Toronto.com: 'I don't want the $5,000': Rexdale townhouse tenant facing eviction

Posted December 8, 2020

Karin and Will Newman are retired, living on fixed incomes, and don’t know where they’ll go if evicted from the Rexdale townhouse they’ve called home for 42 years.
 
The couple are among tenants of 20 townhomes at 2 Torbolton Dr. and 25 Leduc Dr. fighting company 2 Torbolton Ltd.’s eviction effective March 31 of next year to undertake renovations of their homes.
 
In a Nov. 4 letter, the company gave tenants a “good faith” offer of $5,000 to terminate their leases and leave on or before March 31, noting the Residential Tenancies Act obligates them to offer tenants three months’ rent, equivalent to approximately $3,000.
 
To date, tenants have received letters from the owner, but not an official eviction order from the Landlord and Tenant Board, which they could appeal at a board hearing. Toronto ACORN, which is working with the tenants, has advised them not to sign any forms to terminate their leases.
 
“I don’t want the $5,000,” Karin Newman said, adding some neighbours have lived there 30-plus years. “I want to stay in my home. I’m 70 years old. I don’t see moving. We’d like to meet with him. See how he can work with us.”
 
Renovations are expected to last seven to 10 months, the company said in its letter.
 
The letter makes no mention that under the Act, tenants are allowed right to first refusal to their townhouses after renovations are completed, provided they provide written notice to the owner of their interest to move back.
 
Tenants interviewed said they have spoken with Torbolton Ltd. property manager Rahul Brahmbhatt, but they want to speak directly with new owner Michael Klein.
 
Brahmbhatt said he was not authorized to speak with the media when contacted by a reporter for comment. Brahmbhatt said Klein is out of the country. Calls and emails to 2 Torbolton Ltd. were not returned prior to our publication deadline.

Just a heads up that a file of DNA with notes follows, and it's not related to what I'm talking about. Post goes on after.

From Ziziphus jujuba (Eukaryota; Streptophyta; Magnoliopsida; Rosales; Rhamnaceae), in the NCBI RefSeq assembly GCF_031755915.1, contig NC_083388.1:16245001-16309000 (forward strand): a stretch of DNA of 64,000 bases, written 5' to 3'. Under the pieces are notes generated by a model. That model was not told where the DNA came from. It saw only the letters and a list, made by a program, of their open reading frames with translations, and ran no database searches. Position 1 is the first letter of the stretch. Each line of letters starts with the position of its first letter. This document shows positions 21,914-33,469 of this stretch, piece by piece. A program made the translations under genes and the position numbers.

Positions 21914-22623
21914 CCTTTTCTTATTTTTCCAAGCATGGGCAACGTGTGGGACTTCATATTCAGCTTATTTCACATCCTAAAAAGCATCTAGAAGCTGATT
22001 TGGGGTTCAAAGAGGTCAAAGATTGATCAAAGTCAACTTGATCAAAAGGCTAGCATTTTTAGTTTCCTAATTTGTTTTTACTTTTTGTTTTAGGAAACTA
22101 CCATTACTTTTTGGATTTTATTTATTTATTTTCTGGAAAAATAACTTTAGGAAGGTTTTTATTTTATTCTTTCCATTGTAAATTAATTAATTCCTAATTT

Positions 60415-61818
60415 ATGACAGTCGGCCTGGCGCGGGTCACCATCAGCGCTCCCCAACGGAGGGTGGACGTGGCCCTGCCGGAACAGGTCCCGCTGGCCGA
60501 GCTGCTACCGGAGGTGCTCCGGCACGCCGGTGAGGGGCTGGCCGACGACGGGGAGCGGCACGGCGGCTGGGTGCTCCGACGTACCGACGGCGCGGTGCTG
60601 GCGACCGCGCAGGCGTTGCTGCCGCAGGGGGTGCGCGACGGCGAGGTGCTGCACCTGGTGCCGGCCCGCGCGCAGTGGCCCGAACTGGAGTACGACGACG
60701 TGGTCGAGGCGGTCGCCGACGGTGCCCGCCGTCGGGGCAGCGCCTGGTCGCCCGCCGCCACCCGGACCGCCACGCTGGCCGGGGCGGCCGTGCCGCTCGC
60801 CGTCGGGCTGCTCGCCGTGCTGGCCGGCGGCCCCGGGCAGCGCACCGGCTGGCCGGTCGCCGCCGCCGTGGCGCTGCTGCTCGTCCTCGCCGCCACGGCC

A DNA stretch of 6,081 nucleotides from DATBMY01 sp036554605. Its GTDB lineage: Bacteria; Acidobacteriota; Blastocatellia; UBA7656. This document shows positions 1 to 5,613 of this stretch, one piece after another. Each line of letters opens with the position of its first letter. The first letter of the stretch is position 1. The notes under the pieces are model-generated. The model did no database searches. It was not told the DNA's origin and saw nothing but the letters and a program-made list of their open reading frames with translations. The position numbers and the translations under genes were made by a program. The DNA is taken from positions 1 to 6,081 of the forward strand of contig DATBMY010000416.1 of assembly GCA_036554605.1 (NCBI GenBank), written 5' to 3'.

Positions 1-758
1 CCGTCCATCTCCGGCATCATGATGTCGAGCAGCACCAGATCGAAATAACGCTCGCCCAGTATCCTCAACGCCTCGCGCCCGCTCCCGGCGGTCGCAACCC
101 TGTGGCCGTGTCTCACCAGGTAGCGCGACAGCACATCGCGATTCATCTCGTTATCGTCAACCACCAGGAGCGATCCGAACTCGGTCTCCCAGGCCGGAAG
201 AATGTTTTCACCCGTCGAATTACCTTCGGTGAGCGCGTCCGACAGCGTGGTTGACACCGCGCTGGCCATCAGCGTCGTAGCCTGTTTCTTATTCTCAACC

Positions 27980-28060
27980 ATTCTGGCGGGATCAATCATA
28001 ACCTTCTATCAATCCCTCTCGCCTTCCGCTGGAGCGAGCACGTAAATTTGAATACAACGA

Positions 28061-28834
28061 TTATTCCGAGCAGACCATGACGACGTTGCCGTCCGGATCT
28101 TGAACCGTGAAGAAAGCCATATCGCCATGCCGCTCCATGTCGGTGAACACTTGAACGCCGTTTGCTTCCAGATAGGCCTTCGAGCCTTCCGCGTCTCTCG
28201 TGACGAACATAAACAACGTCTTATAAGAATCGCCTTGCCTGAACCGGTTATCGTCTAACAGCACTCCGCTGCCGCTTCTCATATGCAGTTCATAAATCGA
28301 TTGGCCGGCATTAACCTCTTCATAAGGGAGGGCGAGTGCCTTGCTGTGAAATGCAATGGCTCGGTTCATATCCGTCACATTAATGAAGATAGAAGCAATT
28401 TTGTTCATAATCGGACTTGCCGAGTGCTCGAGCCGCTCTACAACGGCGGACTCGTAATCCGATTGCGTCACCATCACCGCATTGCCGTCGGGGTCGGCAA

The tenants are members of Toronto ACORN (Association of Community Organizations for Reform Now), the largest tenant union in North America. For more than a decade, the organization has advocated for healthy homes, property standards enforcement and affordable housing.
 
“Renovictions are a huge issue for tenants in Toronto,” Marcia Stone, co-chair of the Weston ACORN chapter, said in a statement. “People are being pressured to sign agreements or offered money to move out. … We always tell people, ‘Don’t sign anything. Call ACORN. We can fight this together.’ ”
 
“Renoviction” is a term used for landlords who force tenants out of their units for renovations and assume tenants will move to new homes. That allows landlords to charge a rent increase above Ontario’s rent control guideline, 2.2 per cent in 2020, which the Ontario government has frozen for 2021.
 
Last year, British Columbia ACORN won new protections to stop tenant evictions, Stone said, including a building licensing system, rental top-ups for renovation-displaced tenants and more city oversight.
 
“ACORN members from across Toronto have been fighting to get this here,” Stone said.
 
Lisa Doucette wondered where she, her husband Gary Copan and their son Jacob, 10, will move after paying $1,045 a month rent, plus gas and hydro. Townhouses start at $2,300 a month plus utilities, she said.
 
“This is a tight-knit community. I can’t imagine living on another street,” Doucette said. “I’ve been so distraught. I understand the owner wants to do renovations. But don’t just kick us all out. This is people’s homes. It’s not just all about money.”
 
Patricia Edwards, 52, an Etobicoke ACORN member, also despairs at her options in Toronto’s expensive rental housing market. She pays $1,189 a month for her townhouse where she lives with her daughter, 23, and three cats.
 
Edwards is currently job hunting at a time when thousands of people have lost their jobs during the COVID-19 pandemic.
 
“I’ll have to downsize,” Edwards said. “A two-bedroom apartment is $2,100 to $2,300 to $2,600 or we move into a basement. Living here should be like owning your own home. Owners should be responsible for the people living there and they’re not. It’s all about the money.”
 
 
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Article by Tamara Shephard for Toronto.com
 

 

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